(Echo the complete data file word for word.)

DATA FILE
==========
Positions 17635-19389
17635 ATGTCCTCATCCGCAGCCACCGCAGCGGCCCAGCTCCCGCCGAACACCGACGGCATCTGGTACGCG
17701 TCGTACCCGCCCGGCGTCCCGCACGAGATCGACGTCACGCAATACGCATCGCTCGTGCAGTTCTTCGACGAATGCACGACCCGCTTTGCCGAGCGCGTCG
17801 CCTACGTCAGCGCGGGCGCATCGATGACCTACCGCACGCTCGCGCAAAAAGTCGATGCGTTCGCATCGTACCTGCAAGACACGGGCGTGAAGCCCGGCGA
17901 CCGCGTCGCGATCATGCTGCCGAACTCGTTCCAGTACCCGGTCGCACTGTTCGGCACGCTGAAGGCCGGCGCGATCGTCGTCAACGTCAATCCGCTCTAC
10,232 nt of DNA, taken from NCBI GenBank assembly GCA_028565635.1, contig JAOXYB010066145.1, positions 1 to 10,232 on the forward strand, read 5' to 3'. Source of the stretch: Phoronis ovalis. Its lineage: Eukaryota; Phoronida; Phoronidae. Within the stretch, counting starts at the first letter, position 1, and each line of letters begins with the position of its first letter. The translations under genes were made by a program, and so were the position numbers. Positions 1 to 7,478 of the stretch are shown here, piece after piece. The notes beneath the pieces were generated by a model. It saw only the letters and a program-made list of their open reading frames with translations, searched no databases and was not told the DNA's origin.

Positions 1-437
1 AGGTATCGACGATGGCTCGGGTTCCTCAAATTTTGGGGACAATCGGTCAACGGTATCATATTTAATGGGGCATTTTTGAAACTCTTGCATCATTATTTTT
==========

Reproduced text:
Positions 17635-19389
17635 ATGTCCTCATCCGCAGCCACCGCAGCGGCCCAGCTCCCGCCGAACACCGACGGCATCTGGTACGCG
17701 TCGTACCCGCCCGGCGTCCCGCACGAGATCGACGTCACGCAATACGCATCGCTCGTGCAGTTCTTCGACGAATGCACGACCCGCTTTGCCGAGCGCGTCG
17801 CCTACGTCAGCGCGGGCGCATCGATGACCTACCGCACGCTCGCGCAAAAAGTCGATGCGTTCGCATCGTACCTGCAAGACACGGGCGTGAAGCCCGGCGA
17901 CCGCGTCGCGATCATGCTGCCGAACTCGTTCCAGTACCCGGTCGCACTGTTCGGCACGCTGAAGGCCGGCGCGATCGTCGTCAACGTCAATCCGCTCTAC
10,232 nt of DNA, taken from NCBI GenBank assembly GCA_028565635.1, contig JAOXYB010066145.1, positions 1 to 10,232 on the forward strand, read 5' to 3'. Source of the stretch: Phoronis ovalis. Its lineage: Eukaryota; Phoronida; Phoronidae. Within the stretch, counting starts at the first letter, position 1, and each line of letters begins with the position of its first letter. The translations under genes were made by a program, and so were the position numbers. Positions 1 to 7,478 of the stretch are shown here, piece after piece. The notes beneath the pieces were generated by a model. It saw only the letters and a program-made list of their open reading frames with translations, searched no databases and was not told the DNA's origin.

Positions 1-437
1 AGGTATCGACGATGGCTCGGGTTCCTCAAATTTTGGGGACAATCGGTCAACGGTATCATATTTAATGGGGCATTTTTGAAACTCTTGCATCATTATTTTT